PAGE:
Pictured: the Inn’s driveway, by Herder’s design, meanders among bogs and barrens to reach the Inn. Photo by Alex Fradkin.

Shorefast: Has working with us changed anything about the way you’ve approach subsequent projects? What similarities or differences did you notice between other work you’ve done and the work you did with us?

NH: This could be a book. The short answer, to the first part, is yes. To the second part, I would say at the root of the difference(s) is the insistence on searching for the right and important questions. And then committing to the questions. Forever. This infuses the work with exceptional value and meaning and affords wonderful opportunities to advance the greater good. It also actively eliminates mediocre conclusions and superficiality. The other key component, that underlines the essential differences, is an acceptance and embrace of tangles, complexities, and anti-hierarchies… social anarchy. Again, all very much for the greater good.

Pictured: Nick (centre) at an early Shorefast event in the newly-built Fogo Island Arts Long Studio.

Shorefast: Is there something you played a part in creating here on Fogo Island that you’re most proud of?

NH: All of the various designs I helped create have special meaning for me, for different reasons. The best example of I can pick is probably going to have to be the Puppy Table… and not because of the design itself but the fact that it was at the heart of several relationships and stories. The design for me is purely a reflection of my admiration for the greater culture and vision of standing in past/present/future simultaneously. I’m most proud of it because I think it distills, to the best of my abilities, my love for all of those people and the passions and joy they share for our intangible culture.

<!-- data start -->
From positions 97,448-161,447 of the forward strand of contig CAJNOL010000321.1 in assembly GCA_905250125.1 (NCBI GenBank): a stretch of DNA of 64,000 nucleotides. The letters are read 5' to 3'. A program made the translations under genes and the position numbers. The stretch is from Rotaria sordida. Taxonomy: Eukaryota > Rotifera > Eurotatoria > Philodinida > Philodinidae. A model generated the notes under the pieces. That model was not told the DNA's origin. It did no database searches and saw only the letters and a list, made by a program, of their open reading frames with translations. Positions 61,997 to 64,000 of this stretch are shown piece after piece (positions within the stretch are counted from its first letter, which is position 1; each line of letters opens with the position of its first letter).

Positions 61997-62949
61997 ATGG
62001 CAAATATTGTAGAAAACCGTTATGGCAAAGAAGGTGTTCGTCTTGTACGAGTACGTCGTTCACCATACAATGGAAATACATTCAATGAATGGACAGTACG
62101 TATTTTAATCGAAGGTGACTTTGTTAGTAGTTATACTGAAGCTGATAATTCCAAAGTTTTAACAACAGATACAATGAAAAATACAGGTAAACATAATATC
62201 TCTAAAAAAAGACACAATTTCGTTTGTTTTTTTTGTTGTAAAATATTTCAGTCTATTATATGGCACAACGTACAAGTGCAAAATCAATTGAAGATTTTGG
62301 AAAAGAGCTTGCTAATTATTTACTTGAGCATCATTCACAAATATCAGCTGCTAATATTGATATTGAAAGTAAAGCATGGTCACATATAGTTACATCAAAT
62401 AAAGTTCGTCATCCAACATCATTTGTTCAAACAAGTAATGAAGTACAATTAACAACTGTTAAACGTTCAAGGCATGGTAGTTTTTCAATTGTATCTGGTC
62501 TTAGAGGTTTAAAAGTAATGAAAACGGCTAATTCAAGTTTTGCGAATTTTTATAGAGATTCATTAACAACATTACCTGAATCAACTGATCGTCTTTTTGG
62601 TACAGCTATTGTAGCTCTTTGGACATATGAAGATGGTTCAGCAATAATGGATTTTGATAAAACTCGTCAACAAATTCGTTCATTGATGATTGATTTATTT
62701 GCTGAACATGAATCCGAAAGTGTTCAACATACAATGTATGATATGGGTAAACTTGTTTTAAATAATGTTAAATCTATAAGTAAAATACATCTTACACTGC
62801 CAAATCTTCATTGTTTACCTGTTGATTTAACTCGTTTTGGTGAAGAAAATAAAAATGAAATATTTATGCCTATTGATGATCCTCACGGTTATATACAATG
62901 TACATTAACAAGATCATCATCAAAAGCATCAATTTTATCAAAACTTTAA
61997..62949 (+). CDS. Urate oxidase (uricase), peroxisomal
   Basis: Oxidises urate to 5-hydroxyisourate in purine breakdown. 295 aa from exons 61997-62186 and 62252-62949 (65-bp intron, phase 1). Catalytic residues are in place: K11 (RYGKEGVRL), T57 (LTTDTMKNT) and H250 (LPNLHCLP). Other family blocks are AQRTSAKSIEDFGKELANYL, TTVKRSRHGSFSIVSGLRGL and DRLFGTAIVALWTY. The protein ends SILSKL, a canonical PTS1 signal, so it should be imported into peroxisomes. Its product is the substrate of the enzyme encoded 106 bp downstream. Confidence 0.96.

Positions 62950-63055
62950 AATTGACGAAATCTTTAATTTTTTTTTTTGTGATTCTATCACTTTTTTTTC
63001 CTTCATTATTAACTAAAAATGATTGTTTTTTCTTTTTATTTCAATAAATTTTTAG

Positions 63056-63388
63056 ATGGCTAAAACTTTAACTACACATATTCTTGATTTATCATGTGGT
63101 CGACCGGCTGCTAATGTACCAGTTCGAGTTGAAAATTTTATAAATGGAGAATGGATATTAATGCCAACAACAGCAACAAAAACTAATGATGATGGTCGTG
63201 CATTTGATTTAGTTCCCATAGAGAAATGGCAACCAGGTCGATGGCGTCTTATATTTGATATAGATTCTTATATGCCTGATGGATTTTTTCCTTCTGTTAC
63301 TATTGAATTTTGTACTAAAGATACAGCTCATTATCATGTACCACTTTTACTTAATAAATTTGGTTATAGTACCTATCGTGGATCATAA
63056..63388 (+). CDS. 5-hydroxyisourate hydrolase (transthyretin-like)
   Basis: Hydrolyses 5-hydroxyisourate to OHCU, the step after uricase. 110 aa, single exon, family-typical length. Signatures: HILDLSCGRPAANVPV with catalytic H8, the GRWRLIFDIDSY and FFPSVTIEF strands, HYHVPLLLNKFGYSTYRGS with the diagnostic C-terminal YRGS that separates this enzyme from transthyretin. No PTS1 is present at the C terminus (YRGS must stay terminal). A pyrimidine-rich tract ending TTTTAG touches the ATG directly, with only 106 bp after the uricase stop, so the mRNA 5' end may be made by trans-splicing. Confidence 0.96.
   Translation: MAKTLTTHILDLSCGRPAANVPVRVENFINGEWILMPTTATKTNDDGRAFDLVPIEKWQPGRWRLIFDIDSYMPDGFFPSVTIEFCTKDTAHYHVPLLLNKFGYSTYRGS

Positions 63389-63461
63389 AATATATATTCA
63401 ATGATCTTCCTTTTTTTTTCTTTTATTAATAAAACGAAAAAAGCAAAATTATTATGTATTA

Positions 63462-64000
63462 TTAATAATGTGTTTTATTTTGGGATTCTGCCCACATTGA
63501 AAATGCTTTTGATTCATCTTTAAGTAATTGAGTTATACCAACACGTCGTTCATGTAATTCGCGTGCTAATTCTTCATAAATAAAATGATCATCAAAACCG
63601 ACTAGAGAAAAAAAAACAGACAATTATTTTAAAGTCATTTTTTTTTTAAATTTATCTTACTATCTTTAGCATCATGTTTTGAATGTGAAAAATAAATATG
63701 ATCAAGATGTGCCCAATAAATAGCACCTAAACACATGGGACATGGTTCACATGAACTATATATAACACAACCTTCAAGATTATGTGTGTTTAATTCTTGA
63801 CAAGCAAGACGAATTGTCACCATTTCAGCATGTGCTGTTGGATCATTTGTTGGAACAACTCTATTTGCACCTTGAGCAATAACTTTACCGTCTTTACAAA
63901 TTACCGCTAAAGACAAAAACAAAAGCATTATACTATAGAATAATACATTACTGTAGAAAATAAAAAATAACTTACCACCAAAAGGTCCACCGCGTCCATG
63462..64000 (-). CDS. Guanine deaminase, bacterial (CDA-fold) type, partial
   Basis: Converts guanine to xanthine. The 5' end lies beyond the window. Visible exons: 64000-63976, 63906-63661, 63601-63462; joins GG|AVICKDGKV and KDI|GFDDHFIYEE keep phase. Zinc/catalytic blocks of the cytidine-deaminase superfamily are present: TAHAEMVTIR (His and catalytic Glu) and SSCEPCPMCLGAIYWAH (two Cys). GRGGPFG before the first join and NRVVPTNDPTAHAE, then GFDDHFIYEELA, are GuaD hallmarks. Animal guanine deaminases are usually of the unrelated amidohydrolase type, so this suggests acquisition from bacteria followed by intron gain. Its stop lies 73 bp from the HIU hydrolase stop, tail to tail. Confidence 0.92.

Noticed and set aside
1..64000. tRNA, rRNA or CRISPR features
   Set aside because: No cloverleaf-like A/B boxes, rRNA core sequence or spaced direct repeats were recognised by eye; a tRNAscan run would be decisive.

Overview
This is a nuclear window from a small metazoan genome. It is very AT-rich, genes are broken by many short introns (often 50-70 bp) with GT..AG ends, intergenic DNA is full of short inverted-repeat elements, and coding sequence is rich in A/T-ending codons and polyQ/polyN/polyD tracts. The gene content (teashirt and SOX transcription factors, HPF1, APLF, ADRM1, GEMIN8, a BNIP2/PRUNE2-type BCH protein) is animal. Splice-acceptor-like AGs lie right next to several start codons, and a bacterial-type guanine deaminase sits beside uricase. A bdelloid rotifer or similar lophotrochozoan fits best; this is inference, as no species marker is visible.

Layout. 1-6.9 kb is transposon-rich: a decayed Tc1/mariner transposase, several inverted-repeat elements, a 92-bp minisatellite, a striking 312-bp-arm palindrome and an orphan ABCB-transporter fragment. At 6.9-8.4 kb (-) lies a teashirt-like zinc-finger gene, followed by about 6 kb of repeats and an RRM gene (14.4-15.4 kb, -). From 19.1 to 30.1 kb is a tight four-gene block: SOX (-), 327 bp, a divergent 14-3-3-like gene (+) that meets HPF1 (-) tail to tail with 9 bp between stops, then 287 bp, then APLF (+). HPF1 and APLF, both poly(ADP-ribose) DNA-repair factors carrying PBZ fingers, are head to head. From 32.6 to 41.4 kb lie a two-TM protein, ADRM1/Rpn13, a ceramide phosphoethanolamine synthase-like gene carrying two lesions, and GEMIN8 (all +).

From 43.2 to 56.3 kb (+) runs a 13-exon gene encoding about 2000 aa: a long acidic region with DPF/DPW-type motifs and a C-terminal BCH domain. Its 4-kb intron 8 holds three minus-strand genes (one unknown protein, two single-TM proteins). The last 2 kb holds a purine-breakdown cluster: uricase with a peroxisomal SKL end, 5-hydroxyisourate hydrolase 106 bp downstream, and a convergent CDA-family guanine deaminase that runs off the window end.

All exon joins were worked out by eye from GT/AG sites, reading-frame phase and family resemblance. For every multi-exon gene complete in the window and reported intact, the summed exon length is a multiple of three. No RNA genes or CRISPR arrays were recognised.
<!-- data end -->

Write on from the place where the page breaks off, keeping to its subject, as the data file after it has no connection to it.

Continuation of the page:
Pictured: The Sweetheart Puppy Table, designed by Nick Herder for the Woodshop on Fogo Island.

Shorefast: In your opinion and in your experience, what might the world be able to learn from Fogo Island?

NH: If the lichen could speak, the lichen would probably speak very quickly – which would be hilarious. So much about the place has to be learned by living there, I believe. To experience any of them is to begin to learn from Fogo Island inherently. Thinking about the current pandemic now kind of helps me answer the primary question most easily. Fogo Island could probably speak very well to the world on how living inward, in isolation, can be fantastically expansive. How culture can thrive on a vulnerable rock in the ocean. How to live beautifully while environmentally and atmospherically vulnerable. How to live knowing hardship will come, not if, but when, and perpetually so, and go again. And how to be acutely aware of what’s under your feet and what is happening on the edge of the horizon simultaneously (and without having to be overwhelmed with everything else in between).

Pictured: Lichen on Fogo Island. Photo by Alex Fradkin.

Shorefast: Can you share a favourite memory from your time spent living on Fogo Island?

NH: Oh my… there are thousands, literally. One of my favorites to revisit in my mind is driving around with Zita on the island Spring 2009 before any of the building projects were started. It was sort of like what I would imagine it would be like standing in front of a blank canvas with Leonardo Davinci. Maybe a corny analogy in some ways… but the way she spoke about her vision as I stared at the landscape filled me with the greatest inspiration I will likely ever know. And it’s never left me.

Pictured: Fogo Island Inn under construction during Herder’s tenure. Photo by Paddy Barry.

Visit the Woodshop on Fogo Island to view some of the pieces Nick designed for our furniture project.

Follow Nick on Instagram: @evening_arc